Will our personal Mars, planet of will, give us clarity about our desires or fall into anger when we don’t get our way? Is our Venus manipulative and indulgent or does she bring beauty and true pleasure into our lives and the lives of others?

Rather than showing us a predestined fate, understanding the patterns in our chart offers us the opportunity to co-create our lives with the forces of nature. In every aspect of ourselves and our birth charts we can learn how to develop more skillful approaches. We can express our internal planetary energies constructively or destructively.

Fate and free will move together in the dance of life on Earth.

When we can read the map, on our own or with the help of an astrologer, we can make choices in line with our soul’s desires. We can become the co-directors of our own unique play.


Reading the map of the soul

I have been a map freak for as long as I can remember. My addiction began on family road trips, as I pored over routes and destinations with Dad. I became good at reading the symbols and lines, calculating distances, finding the shortest route or most scenic, or the one with the longest stretches of Interstate in the days before everything was freeway.

Earth map
Map of possibilities

More than just a practical tool, a map could be a source of endless speculation and imagination, especially as my collection eventually extended beyond highway maps into topographical maps of the mountains and wilderness areas I wanted to explore. In his book “Grizzly Years”, Vietnam vet and grizzly expert Doug Peacock credits a map with getting him home alive from the war. Staring at the big green spaces on a tattered piece of paper spread before him on a table, he was able to temporarily escape the madness around him. In an echo of his process, I have spent many hours seeing not colors and symbols on paper, but meadows and streams and potential campsites, and the routes on which to reach them. Maps are a window to a world that one can enter in daydreams until it is time to go there in form.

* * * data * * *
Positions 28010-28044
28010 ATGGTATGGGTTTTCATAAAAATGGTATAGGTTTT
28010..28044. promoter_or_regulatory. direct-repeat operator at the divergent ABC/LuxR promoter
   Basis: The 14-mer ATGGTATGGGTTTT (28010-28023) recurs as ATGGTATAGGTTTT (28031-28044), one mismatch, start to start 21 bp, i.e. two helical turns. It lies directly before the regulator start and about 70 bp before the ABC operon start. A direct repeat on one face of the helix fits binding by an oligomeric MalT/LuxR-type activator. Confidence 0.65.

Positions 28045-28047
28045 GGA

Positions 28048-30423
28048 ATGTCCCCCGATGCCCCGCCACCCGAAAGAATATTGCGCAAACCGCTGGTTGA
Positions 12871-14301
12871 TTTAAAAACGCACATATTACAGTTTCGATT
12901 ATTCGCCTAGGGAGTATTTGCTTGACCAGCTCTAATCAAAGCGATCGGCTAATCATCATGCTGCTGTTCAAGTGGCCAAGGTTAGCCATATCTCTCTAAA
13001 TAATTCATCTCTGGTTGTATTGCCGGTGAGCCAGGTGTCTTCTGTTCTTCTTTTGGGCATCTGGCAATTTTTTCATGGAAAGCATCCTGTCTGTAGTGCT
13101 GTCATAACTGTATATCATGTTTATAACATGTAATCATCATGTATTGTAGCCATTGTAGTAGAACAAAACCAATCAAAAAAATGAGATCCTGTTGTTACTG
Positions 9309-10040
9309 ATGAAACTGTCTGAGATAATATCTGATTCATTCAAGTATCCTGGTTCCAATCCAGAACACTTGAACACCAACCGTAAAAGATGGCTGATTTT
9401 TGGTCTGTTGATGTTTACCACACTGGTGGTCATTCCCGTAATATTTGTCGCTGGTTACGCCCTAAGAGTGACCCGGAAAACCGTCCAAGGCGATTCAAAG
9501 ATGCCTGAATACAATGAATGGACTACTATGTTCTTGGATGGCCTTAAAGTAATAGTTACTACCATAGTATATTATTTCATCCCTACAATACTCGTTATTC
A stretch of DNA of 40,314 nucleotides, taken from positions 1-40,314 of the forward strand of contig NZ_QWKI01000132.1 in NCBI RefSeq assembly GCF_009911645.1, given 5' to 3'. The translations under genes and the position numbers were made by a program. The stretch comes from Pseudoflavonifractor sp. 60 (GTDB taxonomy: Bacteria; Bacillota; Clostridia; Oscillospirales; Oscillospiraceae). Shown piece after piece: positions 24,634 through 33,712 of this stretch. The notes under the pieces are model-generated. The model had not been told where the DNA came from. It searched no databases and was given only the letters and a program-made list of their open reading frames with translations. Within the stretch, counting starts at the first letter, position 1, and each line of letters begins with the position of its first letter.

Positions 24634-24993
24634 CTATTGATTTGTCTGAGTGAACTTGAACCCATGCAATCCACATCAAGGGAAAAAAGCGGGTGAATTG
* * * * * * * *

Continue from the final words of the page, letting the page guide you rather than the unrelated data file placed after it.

So it is small wonder that, when I realized an astrological birth chart is nothing more or less than a life map, I fell in love with astrology. In a flash, the discipline went from the mysterious and impenetrable realm of magicians to a practical tool for seeing where I am in the timeline and cycles of life. A chart is a window into the world inside myself, past, present and future. The skies and heavens as well as future and past opened their cloaks to me.

The night before a reading with the astrologer who taught me to read the birth map, I dreamed I had a star-shaped cell phone. In the dream, I am frustrated: the touchscreen on the face of the phone is missing, and I cannot figure out how to make a call without it. When I woke from the dream, I knew astrology was not new to me; I simply needed to replace the lost touchscreen to regain my ability to communicate with the planets and stars.